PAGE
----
Propaganda moved to the UK, where they received powerful image shaping from Morley, and duly released their first single Dr Mabuse – a reference to a character in a Fritz Lang film. Then the album sessions began, with engineer Stephen Lipson in a production role because Horn was too busy with Frankie Goes to Hollywood. The band released Duel as a single in April 1985, then the album surfaced in July. The single p:Machinery followed in August, and the band began touring with former Simple Minds men Derek Forbes and Brian McGee on bass and drums respectively, plus Kevin Armstrong on guitar.
If you’re a fan of intelligent pop music, then A Secret Wish will charm you. A seriously strong package, it boasts a string of excellent songs – opening with Edgar Allen Poe’s A Dream Within a Dream poem set to a trancey synthesised backdrop, and with a loving cover version of Scottish indie pop legend Josef K’s Sorry For Laughing. The three singles are also included, and throughout the album you can hear the voices and/or playing of Steve Howe (Yes), David Sylvian (Japan) and Glenn Gregory (Heaven 17).
A Secret Wish is a rich tapestry of sounds, packed with period early eighties electronics such as Fairlight CMI, DMX and DSX synthesisers, Roland M5 keyboards and Linn drums. It’s a self-contained, expansive musical soundscape that pushed the limits of what was possible technologically, back in the day. It has an epic, windswept feel with multiple musical layers, catchy tunes and crashing beats. Dorper’s lyrics – ‘assisted’ by Paul Morley and delivered by Claudia Brücken’s icy voice – are suitably grandiose.
Recorded on an early Sony PCM-1610 digital recorder, it’s by no stretch of imagination a great hi-fi album – but the chilly, grey patina does suit its gothic feel. The CD release was actually a light remix of the LP, with a three month delay giving Stephen Lipson time to improve it slightly – but the 2003 SACD ZTT [ZTT183SACD] is by far the best way to experience this long, lost synth pop gem.
As I’ve been writing this month’s dCS Only the Music my mind has been full of two other large scale commissions from Gramophone and The Strad, the two magazines in which I’m most often to be found. The Gramophone piece is a Collection on Beethoven’s Violin Concerto – that’s where the critic listens to every single recording of a musical work, then picks twenty or so to discuss at length before announcing their top choices; and the first electrical recording of the Beethoven was made in 1926 by Jascha Heifetz with Toscanini. The Strad piece meanwhile is an extended opinion for the magazine’s 130th anniversary issue, assessing where we are today in terms of playing and recording trends, and making some predictions about the future. Unsurprisingly, the Gramophone piece is giving me food for thought with the one for The Strad, and it’s got me thinking afresh about the degree to which modern playing is far less varied than it was up to the first half of the 20th century, simply because in a recordings-heavy, online, global-travel world in which everyone is listening to everyone else, individuality is a tough ask. Don’t read that and think I’m depressed about where we are now – I think these are particularly exciting times for classical music, and our industry’s pulse is currently beating more healthily with each passing year – but the individuality thing is nevertheless interesting. So for my February classic recording I’ve decided to leap back more substantially in time then I’ve been doing of late, to give you Bronislaw Huberman’s almost wildly impulsive 1934 recording of the Beethoven concerto first movement with the Vienna Philharmonic under George Szell. Followed by the same movement from Christian Ferras in 1963 with Sir Malcolm Sargeant and the gloriously fulsome Royal Philharmonic Orchestra, which is equally distinctive in Ferras’s own, highly polished way.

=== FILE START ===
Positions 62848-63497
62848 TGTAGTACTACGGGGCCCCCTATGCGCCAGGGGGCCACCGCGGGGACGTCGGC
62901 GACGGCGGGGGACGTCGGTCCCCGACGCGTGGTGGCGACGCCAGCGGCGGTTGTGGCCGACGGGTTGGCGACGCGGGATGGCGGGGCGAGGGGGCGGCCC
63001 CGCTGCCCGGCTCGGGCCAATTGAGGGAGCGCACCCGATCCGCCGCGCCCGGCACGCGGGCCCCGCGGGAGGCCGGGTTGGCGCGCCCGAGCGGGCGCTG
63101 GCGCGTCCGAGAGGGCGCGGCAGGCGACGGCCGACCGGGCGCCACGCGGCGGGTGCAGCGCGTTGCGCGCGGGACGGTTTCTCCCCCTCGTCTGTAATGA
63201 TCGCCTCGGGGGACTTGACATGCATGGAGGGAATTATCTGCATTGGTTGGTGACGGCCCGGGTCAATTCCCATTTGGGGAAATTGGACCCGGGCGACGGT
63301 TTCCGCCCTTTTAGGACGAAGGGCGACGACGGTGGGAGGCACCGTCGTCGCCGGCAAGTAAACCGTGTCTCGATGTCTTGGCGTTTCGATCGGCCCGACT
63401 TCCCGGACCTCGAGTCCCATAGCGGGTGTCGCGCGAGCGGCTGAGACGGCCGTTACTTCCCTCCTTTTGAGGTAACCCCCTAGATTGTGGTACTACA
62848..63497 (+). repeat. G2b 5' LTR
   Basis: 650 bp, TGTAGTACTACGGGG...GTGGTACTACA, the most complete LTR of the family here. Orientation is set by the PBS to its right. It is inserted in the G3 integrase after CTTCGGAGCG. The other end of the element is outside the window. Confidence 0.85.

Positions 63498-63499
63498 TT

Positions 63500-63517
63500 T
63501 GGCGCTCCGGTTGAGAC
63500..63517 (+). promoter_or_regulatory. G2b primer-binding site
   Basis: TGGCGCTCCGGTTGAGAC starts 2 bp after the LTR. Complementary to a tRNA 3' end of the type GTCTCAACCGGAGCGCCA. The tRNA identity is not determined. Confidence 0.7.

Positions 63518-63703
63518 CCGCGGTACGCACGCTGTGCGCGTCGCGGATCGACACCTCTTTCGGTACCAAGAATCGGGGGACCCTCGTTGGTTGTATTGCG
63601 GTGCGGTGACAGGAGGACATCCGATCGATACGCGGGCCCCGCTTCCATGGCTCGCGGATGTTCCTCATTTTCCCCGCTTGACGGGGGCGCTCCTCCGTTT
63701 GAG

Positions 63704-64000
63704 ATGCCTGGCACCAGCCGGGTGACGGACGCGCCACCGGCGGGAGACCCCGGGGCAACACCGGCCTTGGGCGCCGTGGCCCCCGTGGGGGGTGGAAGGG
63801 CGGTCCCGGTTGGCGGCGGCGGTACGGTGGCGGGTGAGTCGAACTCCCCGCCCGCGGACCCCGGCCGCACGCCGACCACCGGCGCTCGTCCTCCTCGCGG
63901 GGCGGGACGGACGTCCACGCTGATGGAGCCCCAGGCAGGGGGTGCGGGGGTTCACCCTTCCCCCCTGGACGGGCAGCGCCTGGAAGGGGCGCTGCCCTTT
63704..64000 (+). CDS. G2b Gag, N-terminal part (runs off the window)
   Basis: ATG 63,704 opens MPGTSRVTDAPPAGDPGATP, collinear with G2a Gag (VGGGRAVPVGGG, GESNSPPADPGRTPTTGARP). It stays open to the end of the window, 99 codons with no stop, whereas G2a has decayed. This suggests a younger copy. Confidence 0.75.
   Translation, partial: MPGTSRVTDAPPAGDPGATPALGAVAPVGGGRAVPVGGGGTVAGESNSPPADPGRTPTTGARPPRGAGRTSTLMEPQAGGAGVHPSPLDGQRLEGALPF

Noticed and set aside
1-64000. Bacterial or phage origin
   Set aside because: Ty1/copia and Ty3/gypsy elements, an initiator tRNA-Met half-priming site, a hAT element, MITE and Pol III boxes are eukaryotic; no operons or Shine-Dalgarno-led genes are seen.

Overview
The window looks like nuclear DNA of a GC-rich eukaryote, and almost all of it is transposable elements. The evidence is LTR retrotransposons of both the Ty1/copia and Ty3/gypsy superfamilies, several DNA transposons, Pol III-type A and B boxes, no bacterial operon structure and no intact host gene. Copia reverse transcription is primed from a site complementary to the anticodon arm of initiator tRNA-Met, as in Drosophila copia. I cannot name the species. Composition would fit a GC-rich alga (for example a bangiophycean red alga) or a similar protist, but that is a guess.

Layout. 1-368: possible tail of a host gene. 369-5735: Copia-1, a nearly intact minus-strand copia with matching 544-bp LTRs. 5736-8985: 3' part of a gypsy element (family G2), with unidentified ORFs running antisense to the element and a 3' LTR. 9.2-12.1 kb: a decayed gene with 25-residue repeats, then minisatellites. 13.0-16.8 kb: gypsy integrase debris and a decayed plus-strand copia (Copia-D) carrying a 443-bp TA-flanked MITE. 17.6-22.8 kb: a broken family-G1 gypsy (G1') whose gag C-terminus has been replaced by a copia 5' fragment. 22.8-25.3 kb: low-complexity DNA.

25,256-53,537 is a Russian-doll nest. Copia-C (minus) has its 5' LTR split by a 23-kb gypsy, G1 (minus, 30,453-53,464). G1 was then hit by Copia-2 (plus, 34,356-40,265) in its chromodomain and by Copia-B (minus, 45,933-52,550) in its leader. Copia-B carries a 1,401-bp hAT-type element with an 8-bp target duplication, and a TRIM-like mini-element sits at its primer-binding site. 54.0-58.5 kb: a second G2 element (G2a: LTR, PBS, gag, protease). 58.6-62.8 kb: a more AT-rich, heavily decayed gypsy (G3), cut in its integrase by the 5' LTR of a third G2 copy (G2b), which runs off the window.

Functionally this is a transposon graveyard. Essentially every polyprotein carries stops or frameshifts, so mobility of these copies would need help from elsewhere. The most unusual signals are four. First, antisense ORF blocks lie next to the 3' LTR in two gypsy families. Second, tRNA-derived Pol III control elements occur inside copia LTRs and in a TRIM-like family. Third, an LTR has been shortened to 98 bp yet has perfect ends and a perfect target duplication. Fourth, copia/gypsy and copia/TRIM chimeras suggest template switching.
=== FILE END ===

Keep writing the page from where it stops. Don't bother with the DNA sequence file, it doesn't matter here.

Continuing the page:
Trumpeter Simon Höfele then opens this month’s new releases with his Standards album of classic trumpet concertos. Next there’s Bach keyboard works transcribed for viol consort by Phantasm, before we conclude with Byrd and Kesha from The King’s Singers.
Standards – Simon Höfele on (Berlin Classics)
When 25 year old German trumpeter Simon Höfele’s previous two recordings were attention-grabbing for their ambitious, non-standard programmes – avant-garde works for his Mysteries album of 2018, and a cornucopia of 20th and 21st-century works for Concertino in 2017 – I love that this current ECHO Rising Star and recent BBC New Generation Artist is now giving us an album devoted to the famous “standards” of the trumpet repertoire: Haydn’s trumpet Concerto in E flat major, preceded by the E major concerto written for the same trumpeter by Haydn’s pupil, Johann Nepomuk Hummel; then Copland’s bluesy Quiet City of 1939, followed by Armenian composer Alexander Arutjunjan’s 1950 Trumpet Concerto in A flat major. However while we’ve moved from lesser-spotted to always-spotted, what has remained constant is the fresh zing and vibrant virtuosity with which Höfele has approached every piece, and the elegance and multi-coloured versatility of his tone. Plus he’s superbly matched at every turn by the BBC Scottish Symphony Orchestra (Hummel and Haydn) and the BBC National Orchestra of Wales (Copland and Arutjunjan) under Duncan Ward. For dCS I’ve programmed the Haydn concerto followed by the Copland.